MARCH 2020 AL SADEEM SKY-LENDAR: Period of galaxy hunting begins; Spring equinox signals change of season

March is one of the most exhilarating parts of the year when the night sky goes in “full bloom”—amateur astronomers and experienced stargazers enjoy a feast of Messier objects and a slew of planets around the Moon spicing up the United Arab Emirates’ cool spring nights.

With the aid of binoculars and telescopes, galaxies such as the Bode and Cigar in the constellation Ursa Major, nebulae like the Flame and Horsehead, and the Leo Triplet—can all be spotted in a clear, cloudless, and dark sky.

Meanwhile, constellations like the Orion and the brilliant open star cluster Pleiades known as the “Seven Sisters” in Taurus constellation that can be seen with the naked eye will be a perpetual treat to skywatchers as the nights progress.

Bode & Cigar Galaxies, Flame, Horsehead & Orion Nebula, Leo Triplet Galaxies (Image Credit: Aldrin B. Gabuya/Thabet Al Qaissieh/Al Sadeem Astronomy)
The Spring Equinox

Longer days are bound to take place again for us in the Northern Hemisphere, once the Earth’s axis changes on March 20. On this day, our planet is not tilted towards nor away from the Sun, resulting in an approximately equal duration of day and night in all areas of the Earth. This is called the equinox—marking the beginning of spring in the Northern Hemisphere (where the UAE is located), and autumn in the Southern Hemisphere.

This also means longer nights for those in the Southern Hemisphere. Expect the Sun to up here in the UAE as early as 6:15 AM—with the latest rise at 6:45 AM—and to set between 6:24 PM and 6:38 PM.

Diagram illustrating Earth’s Orientation during the March Equinox (Image Credit:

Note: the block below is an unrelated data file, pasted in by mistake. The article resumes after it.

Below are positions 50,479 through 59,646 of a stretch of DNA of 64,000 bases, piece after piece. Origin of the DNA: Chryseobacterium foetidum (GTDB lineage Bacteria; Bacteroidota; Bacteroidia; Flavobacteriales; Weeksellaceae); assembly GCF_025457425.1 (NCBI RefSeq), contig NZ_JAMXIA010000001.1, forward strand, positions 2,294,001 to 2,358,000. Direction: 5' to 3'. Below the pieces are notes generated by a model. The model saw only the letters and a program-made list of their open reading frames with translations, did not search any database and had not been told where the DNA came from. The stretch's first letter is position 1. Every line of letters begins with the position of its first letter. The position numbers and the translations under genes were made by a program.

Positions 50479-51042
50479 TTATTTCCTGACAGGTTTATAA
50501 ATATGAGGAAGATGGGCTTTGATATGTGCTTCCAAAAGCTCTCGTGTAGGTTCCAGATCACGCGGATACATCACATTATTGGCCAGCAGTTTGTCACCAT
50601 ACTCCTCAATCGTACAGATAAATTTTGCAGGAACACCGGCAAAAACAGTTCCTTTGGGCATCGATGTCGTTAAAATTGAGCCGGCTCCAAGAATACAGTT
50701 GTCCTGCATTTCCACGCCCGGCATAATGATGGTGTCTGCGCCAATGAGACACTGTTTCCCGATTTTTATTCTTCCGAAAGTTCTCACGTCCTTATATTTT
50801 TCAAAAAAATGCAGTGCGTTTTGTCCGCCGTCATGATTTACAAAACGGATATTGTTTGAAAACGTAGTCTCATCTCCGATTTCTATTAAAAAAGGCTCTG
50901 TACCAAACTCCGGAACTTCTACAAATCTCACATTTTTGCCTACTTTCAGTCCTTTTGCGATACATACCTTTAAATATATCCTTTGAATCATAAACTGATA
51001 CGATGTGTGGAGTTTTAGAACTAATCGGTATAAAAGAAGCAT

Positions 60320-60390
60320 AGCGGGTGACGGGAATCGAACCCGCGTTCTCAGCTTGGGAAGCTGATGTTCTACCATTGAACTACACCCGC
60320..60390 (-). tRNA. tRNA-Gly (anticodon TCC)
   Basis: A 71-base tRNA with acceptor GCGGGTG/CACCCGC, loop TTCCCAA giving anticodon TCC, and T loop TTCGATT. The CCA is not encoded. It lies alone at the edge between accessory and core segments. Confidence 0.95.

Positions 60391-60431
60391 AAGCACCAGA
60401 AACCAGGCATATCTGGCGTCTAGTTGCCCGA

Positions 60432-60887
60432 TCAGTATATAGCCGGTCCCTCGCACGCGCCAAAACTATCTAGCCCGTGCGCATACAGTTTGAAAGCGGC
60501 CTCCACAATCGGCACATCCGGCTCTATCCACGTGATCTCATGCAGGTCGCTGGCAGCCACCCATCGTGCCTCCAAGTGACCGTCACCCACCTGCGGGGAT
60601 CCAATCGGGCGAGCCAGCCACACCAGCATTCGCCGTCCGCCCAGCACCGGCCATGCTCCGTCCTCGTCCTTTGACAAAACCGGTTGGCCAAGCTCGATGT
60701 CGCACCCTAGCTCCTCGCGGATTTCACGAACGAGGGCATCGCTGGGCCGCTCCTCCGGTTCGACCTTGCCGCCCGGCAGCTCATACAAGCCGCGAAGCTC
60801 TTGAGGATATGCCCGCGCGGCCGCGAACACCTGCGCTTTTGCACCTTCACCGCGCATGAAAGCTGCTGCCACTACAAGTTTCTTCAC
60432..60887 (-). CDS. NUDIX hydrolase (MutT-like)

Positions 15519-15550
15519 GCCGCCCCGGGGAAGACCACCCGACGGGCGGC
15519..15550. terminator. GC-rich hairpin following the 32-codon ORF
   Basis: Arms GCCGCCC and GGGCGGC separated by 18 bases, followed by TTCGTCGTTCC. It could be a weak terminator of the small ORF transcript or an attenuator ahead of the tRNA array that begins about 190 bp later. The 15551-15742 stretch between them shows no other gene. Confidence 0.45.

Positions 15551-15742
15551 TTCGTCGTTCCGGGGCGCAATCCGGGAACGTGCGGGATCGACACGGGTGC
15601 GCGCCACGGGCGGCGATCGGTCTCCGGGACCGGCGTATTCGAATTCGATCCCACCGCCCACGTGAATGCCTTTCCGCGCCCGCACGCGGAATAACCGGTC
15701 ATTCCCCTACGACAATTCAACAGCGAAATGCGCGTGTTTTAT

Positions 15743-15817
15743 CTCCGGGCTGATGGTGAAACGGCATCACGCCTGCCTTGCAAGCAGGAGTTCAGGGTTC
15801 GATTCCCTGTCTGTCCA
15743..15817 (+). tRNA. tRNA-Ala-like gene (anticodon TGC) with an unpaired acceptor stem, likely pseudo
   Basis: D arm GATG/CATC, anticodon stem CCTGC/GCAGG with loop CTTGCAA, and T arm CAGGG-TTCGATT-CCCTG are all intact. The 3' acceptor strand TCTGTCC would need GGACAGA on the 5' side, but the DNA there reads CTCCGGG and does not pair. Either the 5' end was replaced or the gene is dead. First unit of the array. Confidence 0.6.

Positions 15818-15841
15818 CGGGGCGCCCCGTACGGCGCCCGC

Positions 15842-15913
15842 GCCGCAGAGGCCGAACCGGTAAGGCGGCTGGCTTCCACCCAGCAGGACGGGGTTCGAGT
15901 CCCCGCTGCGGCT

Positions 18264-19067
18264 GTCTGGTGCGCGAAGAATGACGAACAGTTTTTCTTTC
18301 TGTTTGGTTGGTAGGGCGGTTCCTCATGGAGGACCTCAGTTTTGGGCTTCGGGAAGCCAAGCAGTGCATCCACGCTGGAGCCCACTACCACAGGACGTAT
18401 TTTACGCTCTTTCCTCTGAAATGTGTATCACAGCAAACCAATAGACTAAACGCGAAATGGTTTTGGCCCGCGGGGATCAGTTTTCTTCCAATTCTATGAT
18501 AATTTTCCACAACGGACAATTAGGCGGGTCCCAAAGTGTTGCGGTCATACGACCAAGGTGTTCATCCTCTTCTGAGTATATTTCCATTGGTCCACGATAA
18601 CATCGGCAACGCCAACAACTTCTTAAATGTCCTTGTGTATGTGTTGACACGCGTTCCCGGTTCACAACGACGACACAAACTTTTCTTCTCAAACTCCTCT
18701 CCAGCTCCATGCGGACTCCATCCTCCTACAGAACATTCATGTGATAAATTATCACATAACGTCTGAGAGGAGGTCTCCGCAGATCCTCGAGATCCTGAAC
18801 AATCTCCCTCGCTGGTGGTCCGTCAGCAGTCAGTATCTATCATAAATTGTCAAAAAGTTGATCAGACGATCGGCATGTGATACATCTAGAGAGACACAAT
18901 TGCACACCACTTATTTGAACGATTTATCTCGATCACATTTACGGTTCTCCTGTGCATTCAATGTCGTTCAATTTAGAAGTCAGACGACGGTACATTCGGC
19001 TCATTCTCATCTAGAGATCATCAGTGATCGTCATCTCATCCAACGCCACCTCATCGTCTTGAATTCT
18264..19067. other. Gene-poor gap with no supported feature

Satellite Imagery of Earth at March Equinox (Image Credit: EUMETSAT)

Another supermoon will grace the night sky this month on March 9, which occurs when the Moon is in its full phase and at its perigee—or its closest distance to the Earth.

But it’s not necessarily “super.” In fact, the Moon is only approximately 7% bigger and 16% brighter than its usual form as seen from the Earth. A supermoon is actually an astrological term. Scientifically, it’s called a full Moon at perigee, but since it’s wordy, people opt for the term supermoon instead.

Because of the Moon’s brightness, it will not be a good time for deep-sky observation. Wait until March 24, when the Moon is in its New phase. Since there will be no Moon up in the sky, it’s a perfect time to hunt down the Messier objects you’re been dying to take pictures of.

Meanwhile, the month transition from Radjab to Shaban shall take place two days later (March 26) in accordance with the Hijri Calendar 1441.

The Full Moon taken from Al Sadeem Observatory last February 8, 2020 (Image Credit: Al Sadeem Astronomy)
A comparison of ordinary full Moon with a Supermoon, or a full Moon at perigee (Image Credit: Aldrin Gabuya/Al Sadeem Astronomy).
Moon-planet, Planet-planet Pairings

On March 9, the planets Venus and Uranus pair will be visible above the western horizon around 7:15 PM until the pair sets at 9:15 PM. While Venus is a lustrous gem in the night, Uranus will need a little bit of help from large telescopes (at least 11” and larger) for it to shine.

Illustrated view of the Venus-Uranus Conjunction on March 9, 2020 at around 7 PM (not to scale) (Graphic Courtesy of Stellarium)